Book wars: The rise of self-publishing
By Jill Grunenwald, Staff Writer | December 2019
Recently, many trade publishers, in reaction to a belief that libraries are harming their revenue, have started to change the terms under which they offer ebooks to public libraries. As these library lending concerns grow and the debate between print versus digital continues, there is always one component that is routinely left out of the conversation that can skew the overall picture presented, and that is the continued rise and popularity of self-publishing.
Part of self-publishing’s frequent absence from any story surrounding declining retail sales is because Amazon, the leading platform for self-publishing via Kindle Direct Publishing, is notoriously silent on the subject. This lack of transparency makes it difficult for anyone in the industry, including publishers, librarians, vendors and booksellers, to truly know what is happening when it comes to ebook sales.
But Amazon’s Kindle Direct Publishing is not the only platform available to authors who want to self-publish. Smashwords, Kobo Writing Life, Draft2Digital, IngramSpark, Barnes & Noble Press and others all offer publication avenues. Many authors take advantage of multiple platforms to expand their reach.
Although Amazon’s piece of the puzzle is missing, there are several other data points available that illustrate the growing trend among writers to turn to self-publishing rather than going through a traditional publishing house. One of the most compelling statistics is related to ISBNs. A book’s International Standard Book Number is a unique numerical product code used by libraries, booksellers and publishers to manage inventory and identify titles.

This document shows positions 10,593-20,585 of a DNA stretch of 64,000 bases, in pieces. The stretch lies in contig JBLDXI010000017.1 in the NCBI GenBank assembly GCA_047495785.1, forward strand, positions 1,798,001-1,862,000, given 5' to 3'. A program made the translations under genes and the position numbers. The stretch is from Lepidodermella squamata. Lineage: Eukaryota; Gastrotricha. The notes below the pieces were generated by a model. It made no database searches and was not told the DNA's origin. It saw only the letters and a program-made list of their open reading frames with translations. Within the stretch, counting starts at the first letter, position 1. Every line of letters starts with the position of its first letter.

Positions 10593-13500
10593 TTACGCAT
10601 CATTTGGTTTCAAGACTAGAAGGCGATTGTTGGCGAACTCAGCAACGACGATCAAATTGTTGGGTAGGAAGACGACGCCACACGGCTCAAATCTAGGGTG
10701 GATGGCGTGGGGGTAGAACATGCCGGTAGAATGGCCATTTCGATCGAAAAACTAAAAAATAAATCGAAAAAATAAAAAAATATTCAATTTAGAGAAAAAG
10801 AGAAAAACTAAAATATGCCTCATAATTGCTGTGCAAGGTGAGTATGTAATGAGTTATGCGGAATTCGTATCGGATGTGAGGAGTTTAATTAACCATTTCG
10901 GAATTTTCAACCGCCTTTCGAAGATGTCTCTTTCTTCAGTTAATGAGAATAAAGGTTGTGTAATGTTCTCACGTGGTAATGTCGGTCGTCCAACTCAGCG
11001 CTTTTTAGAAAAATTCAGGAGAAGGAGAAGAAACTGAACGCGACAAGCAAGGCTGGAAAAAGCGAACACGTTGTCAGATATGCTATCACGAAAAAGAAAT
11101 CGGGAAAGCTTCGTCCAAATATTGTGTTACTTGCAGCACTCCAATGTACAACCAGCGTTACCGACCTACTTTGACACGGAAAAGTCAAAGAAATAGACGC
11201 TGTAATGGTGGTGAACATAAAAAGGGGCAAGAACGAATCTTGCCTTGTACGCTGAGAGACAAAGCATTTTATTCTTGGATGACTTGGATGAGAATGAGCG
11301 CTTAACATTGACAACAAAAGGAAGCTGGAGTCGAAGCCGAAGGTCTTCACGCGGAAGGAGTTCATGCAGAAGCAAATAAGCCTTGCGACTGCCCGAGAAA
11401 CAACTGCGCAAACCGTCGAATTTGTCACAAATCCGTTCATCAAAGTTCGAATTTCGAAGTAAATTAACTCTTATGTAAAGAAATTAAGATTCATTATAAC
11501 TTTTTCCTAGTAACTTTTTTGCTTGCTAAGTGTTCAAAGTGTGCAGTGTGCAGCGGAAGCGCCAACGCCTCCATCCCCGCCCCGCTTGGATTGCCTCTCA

Last year, 1,677,781 ISBNs were assigned to self-published titles according to bibliographic information provider Bowker — a 40 percent increase over 2017. Since 2013, self-published ISBNS have risen a dramatic 263 percent.
It should be noted that even the 1.6 million figure is not a true reflection of the sheer number of titles, as ISBNs are not required to self-publish a book. Amazon, already noted as the leading ebook self-publishing platform, doesn’t require them.
Bookstat, an online paid service that tracks retail sales in real-time, estimates that in 2017, there were a total of 240 million self-published ebook units sold and that half a million self-published authors sold at least one book that year. Quartz, further examining the data from Bookstat, finds self-published titles make up nearly half of all ebook sales:
Self-publishing was once seen as a vanity project for authors who couldn’t make it with a traditional publishing house, but writers now see it as a lucrative income stream. In his 2017 letter to stakeholders, Amazon CEO Jeff Bezos announced over 1,000 self-published authors saw more than $100,000 in royalties thanks to Kindle Direct Publishing.
While it is impossible to know the exact number of self-published books available on the market, all data points available indicate they continue to make a bigger dent in the market year over year. The reality is that readers just have more books to choose from on a daily basis and often turn to self-published titles rather than those coming from a Big 5 publisher.
Beat Barblan, vice president of publishing and data services at Bowker, agrees: “The self-publishing landscape continues to improve, creating more and more opportunities for authors to manage their own path through the process. As more authors take advantage of the abundant tools now available to publish, distribute and market their own books, we expect that self-publishing will continue to grow at a steady pace.”